It is important to note that the RECIST criteria still rely on size change of lesions to make response assessment. The guidelines introduce the use of computed tomography (CT) and magnetic resonance imaging (MRI). Technical recommendations are provided for the use of CT, concerning the slice thickness, the use of contrast media, image filming, etc. Ultrasound should not be used to measure tumour lesions or as a possible alternative to clinical measurements for superficial palpable lesions. RECIST response criteria are linked to the WHO criteria by the relationship between change in diameter, product and volume. Partial response which was defined as a 50% decrease using WHO criteria (tumour area) becomes 30% with the new criteria (diameter) and the disease progression becomes a 20% increase (tumour diameter) instead of 25% (tumour area). This relationship was chosen partially to allow comparison with response rates obtained using WHO criteria, particularly in historical trials. For the moment, the RECIST guidelines are based on retrospective statistical evaluation of measurements obtained in clinical trials.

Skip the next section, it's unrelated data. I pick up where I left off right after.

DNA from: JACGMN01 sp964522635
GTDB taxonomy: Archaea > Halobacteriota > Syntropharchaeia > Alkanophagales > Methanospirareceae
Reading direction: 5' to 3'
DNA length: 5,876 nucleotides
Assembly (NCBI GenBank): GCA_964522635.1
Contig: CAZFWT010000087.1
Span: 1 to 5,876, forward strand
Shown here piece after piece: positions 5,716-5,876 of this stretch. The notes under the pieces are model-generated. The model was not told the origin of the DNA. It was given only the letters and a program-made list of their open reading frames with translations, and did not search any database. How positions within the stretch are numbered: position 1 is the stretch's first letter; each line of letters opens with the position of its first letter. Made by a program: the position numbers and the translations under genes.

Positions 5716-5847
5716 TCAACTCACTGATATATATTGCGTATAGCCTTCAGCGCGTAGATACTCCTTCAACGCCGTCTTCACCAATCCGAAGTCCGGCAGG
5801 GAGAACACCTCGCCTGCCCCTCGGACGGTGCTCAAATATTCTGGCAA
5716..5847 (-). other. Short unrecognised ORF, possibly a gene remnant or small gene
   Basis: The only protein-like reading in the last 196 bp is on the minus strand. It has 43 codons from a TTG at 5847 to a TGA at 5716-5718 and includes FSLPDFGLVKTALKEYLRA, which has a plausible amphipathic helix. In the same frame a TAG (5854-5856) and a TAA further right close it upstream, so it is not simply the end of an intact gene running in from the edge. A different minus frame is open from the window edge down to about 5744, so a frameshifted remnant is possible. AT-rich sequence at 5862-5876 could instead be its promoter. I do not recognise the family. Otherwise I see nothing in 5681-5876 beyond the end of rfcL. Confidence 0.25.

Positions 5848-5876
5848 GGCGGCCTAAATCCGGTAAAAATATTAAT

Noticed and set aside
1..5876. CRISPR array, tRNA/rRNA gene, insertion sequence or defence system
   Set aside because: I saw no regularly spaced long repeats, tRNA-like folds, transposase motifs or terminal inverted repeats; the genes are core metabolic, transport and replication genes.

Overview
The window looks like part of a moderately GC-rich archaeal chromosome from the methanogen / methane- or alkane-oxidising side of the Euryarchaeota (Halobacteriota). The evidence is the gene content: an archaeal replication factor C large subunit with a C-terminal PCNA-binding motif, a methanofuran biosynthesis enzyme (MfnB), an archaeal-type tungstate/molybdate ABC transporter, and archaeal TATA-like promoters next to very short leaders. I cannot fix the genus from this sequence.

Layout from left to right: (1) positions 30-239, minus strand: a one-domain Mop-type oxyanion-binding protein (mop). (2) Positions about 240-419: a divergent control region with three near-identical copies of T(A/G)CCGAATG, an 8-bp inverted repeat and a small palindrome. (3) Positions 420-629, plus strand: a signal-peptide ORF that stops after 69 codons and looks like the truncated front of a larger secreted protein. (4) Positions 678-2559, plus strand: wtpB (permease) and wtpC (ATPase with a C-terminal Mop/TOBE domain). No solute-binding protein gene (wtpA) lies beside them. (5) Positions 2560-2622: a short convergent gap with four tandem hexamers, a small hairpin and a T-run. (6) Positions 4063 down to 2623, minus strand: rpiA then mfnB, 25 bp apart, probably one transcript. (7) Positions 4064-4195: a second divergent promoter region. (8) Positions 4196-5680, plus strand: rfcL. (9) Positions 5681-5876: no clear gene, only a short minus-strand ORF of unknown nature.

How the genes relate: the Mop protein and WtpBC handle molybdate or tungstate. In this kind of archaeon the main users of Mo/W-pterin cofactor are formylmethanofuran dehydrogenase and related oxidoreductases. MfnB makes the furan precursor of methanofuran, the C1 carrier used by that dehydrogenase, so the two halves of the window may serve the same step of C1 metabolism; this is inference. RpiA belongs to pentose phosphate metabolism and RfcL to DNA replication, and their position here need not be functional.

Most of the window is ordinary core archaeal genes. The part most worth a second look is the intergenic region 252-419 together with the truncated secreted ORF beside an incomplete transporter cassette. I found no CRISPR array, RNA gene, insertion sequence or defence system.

Objective tumour shrinkage is widely used in everyday clinical practice to estimate the benefit of anti-cancer treatments. According to the RECIST criteria, a percentage change in tumour size of about 20% or 30% from baseline is necessary to determine a progression or a partial response while measurements on CT images with electronic calipers provide a precision of more than 1 mm. Ultrasound examinations should not be used in clinical trials to measure tumour regression or progression of lesions that are not superficial and palpable. However, high frequency probes allow extremely accurate measurements of cutaneous or sub-cutaneous lesions closer to the histological than the clinical measurements. Cross-sectional imaging permits 3-dimensional measurements (3-D) and 3-D image display and each technique provides information about tumour volume. While state-of-the-art imaging machines can acquire such information these techniques are not yet widely available. Furthermore, standardization and simplification of methodology are desirable and it is not sure that increased precision of measurement of tumour volume is an important goal in clinical trials.